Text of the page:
I also love the use of more eclectic instrumentation as a way of conveying Bruce's travels abroad. The asian flute in "Meeting Ducard" is wonderfully balanced with a combination of foreign intrigue and the swelling nobility of the strings that come into play.

The tracks' use of airy chimes and wind-like sound effects is also very good.


This approach can also be attributed to the terrific utilization of percussion throughout the score, specifically in tracks such as "Monastery."

Aesthetically, the score is very much in line with Batman as the character is being represented here, and for that it works wonders.

Of course the biggest and most recognizeable cue from the score is easily “Batmobile Chase.”  As its namesake obviously refers, this cue is heard during the Tumbler Chase in which Batman attempts to thwart the police while taking Rachel, infected by the Fear Toxin, back to the Batcave. It’s dynamite. Kinetic. No wonder it’s the most memorable cue in the picture.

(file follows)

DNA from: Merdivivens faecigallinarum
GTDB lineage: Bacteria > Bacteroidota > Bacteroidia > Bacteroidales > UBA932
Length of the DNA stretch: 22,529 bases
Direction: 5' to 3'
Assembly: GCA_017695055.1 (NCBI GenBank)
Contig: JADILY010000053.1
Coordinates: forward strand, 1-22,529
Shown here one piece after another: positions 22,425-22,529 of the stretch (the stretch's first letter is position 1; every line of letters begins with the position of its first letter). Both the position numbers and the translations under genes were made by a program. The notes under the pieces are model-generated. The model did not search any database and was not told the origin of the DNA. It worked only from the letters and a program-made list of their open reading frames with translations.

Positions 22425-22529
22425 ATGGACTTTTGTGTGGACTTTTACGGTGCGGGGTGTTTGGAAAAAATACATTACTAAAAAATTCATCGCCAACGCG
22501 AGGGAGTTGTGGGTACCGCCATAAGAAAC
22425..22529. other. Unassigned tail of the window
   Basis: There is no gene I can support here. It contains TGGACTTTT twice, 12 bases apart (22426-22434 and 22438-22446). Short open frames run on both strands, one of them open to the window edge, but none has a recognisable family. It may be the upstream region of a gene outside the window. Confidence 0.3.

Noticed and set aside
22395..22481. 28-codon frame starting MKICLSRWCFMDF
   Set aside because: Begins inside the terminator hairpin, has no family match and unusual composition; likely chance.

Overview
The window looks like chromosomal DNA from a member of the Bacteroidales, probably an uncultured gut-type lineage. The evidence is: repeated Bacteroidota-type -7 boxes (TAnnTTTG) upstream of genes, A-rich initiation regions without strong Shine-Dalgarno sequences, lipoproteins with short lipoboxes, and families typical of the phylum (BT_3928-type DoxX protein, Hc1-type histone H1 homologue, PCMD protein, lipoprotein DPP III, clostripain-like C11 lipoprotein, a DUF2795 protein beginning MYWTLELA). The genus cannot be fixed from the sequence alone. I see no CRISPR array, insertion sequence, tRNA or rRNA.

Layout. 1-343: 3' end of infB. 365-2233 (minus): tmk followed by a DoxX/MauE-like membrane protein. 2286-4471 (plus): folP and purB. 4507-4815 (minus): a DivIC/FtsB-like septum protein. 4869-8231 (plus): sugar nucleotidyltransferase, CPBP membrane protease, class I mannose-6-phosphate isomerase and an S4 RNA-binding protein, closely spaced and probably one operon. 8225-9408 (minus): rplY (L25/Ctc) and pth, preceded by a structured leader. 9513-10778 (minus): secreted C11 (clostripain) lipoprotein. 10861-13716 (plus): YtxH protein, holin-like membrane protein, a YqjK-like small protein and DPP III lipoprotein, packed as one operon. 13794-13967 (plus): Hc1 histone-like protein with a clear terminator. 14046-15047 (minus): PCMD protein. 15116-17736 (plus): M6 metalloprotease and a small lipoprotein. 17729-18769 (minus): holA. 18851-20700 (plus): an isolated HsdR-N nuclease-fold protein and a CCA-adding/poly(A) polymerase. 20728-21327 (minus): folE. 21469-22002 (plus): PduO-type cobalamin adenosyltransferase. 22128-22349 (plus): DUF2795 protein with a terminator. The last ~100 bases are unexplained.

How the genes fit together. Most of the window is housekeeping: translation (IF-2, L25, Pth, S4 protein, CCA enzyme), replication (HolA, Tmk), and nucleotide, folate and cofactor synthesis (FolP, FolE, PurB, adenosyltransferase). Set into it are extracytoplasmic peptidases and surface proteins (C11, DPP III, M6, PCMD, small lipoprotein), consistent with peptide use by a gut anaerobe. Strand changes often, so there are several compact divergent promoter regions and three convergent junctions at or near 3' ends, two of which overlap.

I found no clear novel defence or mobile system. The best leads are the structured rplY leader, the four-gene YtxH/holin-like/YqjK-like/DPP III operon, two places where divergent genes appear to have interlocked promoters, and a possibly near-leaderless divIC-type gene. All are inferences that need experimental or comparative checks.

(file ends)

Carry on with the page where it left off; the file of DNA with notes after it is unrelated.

Here, unlike “Temple Fight,” is where Zimmer and Howard’s own Batman Theme gets to truly shine and take flight. Thanks to the unreleased complete score, a track is included that's titled “Batman Theme” on the third disc, which highlights Zimmer and Howard’s true musical intentions for the caped crusader.
As for that theme, it’s certainly worthwhile. In this day and age with the approach that Nolan and the studio is taking with the character it DOES fit. While I prefer Elfman, it fits. And that’s all that matters.


Zimmer and Howard’s theme is Heroic without being overbearing. It's tonally in sync with this interpretation and, as with nearly all Batman themes, can be played menacingly or hauntingly; upbeat and lively or downplayed and solemn.

And you know something?